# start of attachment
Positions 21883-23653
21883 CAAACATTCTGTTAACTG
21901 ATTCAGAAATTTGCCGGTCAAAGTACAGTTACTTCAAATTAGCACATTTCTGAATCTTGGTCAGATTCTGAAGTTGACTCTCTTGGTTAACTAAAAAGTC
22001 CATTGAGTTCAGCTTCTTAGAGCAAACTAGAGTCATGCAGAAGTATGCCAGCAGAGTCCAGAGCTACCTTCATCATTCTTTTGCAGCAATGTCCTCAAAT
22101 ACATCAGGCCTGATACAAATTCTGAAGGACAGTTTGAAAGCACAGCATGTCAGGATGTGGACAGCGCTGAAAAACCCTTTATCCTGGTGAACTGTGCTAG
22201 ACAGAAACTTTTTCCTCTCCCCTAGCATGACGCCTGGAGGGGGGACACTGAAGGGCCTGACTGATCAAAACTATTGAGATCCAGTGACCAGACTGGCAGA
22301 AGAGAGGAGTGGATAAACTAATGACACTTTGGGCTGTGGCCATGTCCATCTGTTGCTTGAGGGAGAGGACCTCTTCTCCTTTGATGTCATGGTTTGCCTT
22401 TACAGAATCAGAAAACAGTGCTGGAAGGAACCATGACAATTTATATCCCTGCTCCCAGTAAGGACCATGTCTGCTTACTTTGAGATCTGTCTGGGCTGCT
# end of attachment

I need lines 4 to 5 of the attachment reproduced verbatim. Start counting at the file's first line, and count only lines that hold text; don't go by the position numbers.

22001 CATTGAGTTCAGCTTCTTAGAGCAAACTAGAGTCATGCAGAAGTATGCCAGCAGAGTCCAGAGCTACCTTCATCATTCTTTTGCAGCAATGTCCTCAAAT
22101 ACATCAGGCCTGATACAAATTCTGAAGGACAGTTTGAAAGCACAGCATGTCAGGATGTGGACAGCGCTGAAAAACCCTTTATCCTGGTGAACTGTGCTAG